I assume that Dr Campos has evidence that gambling causes reduced brain function, that this reduced function compels further gambling, and that he knows the proportions of the general population with this reduced function who do and do not gamble, and the proportions of the general population who do not have this reduced function and who do and do not gamble. I understand this to be the procedure by which diseases are typically defined, but personally, I am ignorant of this evidence so I hope Dr Campos will describe at least some of it to me.

    For the hypothesis “gambling reduces brain function which causes further gambling” to be falsified, one must answer these questions (unless one doesnt want to falsify it, of course).

    I would continue to ask Dr Campos to refrain from calling gambling a disease until he can answer these questions to himself. Otherwise, Ill just pick a behaviour at random and start calling it a disease. Maybe doing work at university – I think about it all the time and I plan work in advance, I have tried to control, stop or cut down on how much I work, and I have lied to friends and family about how much I work. Maybe I have a disease. Maybe its not that I choose to not stop working; maybe, as a result of years of work, my ability to control how much I work has been considerably impaired. The next time my girlfriend moans about me coming home late from work Ill say “Honey, I literally couldnt stop myself from working”.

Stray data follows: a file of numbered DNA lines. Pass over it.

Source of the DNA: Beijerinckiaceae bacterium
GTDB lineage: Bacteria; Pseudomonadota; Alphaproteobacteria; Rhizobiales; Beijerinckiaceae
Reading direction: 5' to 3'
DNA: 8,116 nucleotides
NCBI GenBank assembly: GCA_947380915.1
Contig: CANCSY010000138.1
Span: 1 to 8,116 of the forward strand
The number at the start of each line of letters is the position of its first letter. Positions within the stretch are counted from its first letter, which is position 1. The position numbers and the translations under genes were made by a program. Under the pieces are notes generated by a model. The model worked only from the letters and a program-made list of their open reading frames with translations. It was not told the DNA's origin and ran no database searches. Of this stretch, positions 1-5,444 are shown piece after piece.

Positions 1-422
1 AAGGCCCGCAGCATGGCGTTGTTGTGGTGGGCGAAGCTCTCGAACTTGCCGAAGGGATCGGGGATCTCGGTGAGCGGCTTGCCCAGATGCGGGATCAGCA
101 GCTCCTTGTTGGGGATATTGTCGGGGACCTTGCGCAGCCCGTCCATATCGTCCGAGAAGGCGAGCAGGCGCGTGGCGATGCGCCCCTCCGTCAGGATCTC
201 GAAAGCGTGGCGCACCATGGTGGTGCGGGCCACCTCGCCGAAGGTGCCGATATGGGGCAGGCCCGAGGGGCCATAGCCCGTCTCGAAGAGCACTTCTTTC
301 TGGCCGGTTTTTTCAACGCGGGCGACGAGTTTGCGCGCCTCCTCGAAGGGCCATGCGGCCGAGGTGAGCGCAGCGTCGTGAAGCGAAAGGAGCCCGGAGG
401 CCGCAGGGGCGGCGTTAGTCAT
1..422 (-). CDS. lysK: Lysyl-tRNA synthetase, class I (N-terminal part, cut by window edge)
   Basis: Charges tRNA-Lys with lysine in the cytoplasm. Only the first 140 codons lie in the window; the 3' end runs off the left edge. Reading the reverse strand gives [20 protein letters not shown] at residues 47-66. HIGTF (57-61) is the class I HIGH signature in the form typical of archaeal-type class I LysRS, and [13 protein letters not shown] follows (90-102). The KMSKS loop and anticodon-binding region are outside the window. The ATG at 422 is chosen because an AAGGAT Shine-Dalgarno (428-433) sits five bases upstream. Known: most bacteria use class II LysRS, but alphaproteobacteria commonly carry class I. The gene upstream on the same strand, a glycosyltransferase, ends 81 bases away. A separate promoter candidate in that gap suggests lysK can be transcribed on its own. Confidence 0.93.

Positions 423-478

3. Hello Dr. Campos,

    Great summary and review of a difficult topic. “Soft” or behavioral addictions have many features in common with substance dependence but have this far eluded concrete characterization.

    As with all of the addictions there seems to be (and you say) no bright line that is crossed into disease-land. Our semantics are clunky when we describe a chronic problem versus an intermittent and evanescent clinical course. To call any of these problems a disease (including chemical dependency) is fine to a first approximation but does not really get us any further down the road.